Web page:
One of the most prestigious debating societies in the UK has come under fire after a blind black student was reportedly “dragged by his ankles” out of an event in Oxford. The incident, which was caught on video, is said to have left Ebenezer Azamati, a PhD student from Ghana, feeling “unwelcome” in Britain. The…
One of the most prestigious debating societies in the UK has come under fire after a blind black student was reportedly “dragged by his ankles” out of an event in Oxford.
The incident, which was caught on video, is said to have left Ebenezer Azamati, a PhD student from Ghana, feeling “unwelcome” in Britain.
The 25-year-old, who is studying international relations, arrived early to attend a debate to reserve a seat as he was worried there would be no special provisions for disabled students.
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When he returned for the debate after dinner, Mr Azamati was denied entry but he attempted to sit down on his reserved seat. Security officials then entered and manhandled him out of the building.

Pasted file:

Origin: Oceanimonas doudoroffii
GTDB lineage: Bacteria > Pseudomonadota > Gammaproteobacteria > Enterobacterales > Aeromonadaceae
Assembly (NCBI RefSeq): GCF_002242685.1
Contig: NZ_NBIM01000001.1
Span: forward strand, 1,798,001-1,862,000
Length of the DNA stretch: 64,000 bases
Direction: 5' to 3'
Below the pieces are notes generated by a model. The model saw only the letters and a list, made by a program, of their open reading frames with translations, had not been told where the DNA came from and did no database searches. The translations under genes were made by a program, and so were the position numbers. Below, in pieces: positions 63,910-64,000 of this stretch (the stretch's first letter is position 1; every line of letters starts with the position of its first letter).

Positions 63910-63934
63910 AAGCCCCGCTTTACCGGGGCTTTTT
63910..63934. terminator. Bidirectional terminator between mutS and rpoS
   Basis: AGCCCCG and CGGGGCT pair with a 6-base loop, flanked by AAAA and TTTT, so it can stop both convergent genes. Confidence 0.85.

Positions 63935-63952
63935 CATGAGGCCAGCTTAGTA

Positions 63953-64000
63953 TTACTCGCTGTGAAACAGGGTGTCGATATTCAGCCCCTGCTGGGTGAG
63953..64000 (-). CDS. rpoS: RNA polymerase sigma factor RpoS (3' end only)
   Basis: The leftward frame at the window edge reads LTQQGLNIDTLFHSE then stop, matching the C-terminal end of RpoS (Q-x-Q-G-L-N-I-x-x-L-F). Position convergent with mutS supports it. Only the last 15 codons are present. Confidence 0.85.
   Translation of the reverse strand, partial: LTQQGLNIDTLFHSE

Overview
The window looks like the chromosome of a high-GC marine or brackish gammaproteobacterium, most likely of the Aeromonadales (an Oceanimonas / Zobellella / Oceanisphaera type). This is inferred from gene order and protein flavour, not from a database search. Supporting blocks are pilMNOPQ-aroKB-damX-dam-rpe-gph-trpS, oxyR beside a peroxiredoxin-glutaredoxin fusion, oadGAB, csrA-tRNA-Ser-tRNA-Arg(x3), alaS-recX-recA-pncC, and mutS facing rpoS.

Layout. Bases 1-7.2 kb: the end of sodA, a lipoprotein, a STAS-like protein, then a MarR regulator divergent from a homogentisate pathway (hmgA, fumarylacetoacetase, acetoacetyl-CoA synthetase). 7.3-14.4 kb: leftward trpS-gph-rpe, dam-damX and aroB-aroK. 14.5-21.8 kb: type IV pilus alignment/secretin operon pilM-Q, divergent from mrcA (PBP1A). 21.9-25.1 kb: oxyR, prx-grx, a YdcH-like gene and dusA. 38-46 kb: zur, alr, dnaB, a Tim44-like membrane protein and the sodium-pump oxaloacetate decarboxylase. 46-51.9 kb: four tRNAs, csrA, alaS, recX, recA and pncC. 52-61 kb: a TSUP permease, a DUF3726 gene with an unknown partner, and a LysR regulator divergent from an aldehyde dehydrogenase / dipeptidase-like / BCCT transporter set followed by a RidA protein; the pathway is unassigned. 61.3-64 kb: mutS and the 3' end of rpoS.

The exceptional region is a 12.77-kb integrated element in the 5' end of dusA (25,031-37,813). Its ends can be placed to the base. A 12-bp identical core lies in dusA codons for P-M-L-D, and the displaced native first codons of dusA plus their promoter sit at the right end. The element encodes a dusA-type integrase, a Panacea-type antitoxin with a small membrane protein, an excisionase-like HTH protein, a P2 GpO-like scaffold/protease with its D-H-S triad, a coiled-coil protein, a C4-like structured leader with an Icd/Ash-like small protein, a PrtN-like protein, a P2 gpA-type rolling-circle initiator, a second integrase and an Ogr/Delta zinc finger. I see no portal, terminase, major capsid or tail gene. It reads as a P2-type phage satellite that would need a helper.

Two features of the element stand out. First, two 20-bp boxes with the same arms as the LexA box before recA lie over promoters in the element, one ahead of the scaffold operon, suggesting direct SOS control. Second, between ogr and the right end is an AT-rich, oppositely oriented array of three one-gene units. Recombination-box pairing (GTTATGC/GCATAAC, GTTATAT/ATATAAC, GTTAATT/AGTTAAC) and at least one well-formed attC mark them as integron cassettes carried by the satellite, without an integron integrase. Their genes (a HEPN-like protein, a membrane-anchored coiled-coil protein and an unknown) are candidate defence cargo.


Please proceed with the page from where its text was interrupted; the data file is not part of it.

The Sunday Times reported that Brendan McGrath, president of the Oxford Union, subsequently called a disciplinary committee meeting, alleging that Mr Azamati had behaved violently during the incident.
“I felt that I was treated as not being human enough to deserve justice and fair treatment,” Mr Azamati told the newspaper.
The Oxford University Africa Society (OUAS) has described the incident as “violent, unjust, inhumane and shameful” – and have launched a petition, signed by hundreds, calling for Mr MrGrath to resign.
An appeal hearing on Saturday heard evidence from student Henry Hatwell who said: “Thirty seconds after he [Azamati] sat down, the security guard came in. Five seconds afterwards, he started touching Azamati, who was holding on to the bench.
“Thirty seconds later, they were dragging him by his ankles.”
It is understood that on Saturday the Oxford Union and Mr McGrath formally withdrew the charge of violent misconduct against Mr Azamati and apologised “unreservedly” for the distress caused.
The Oxford Union said in a statement: “We apologised unreservedly to Mr Azamati for the distress and any reputational damage which the publication of the incident may have caused.
“We are in ongoing discussions with Mr Azamati in order to pursue a solution agreeable to all parties, which addresses the structural issues raised. We do not wish to prejudice those discussions with further comment at this time.”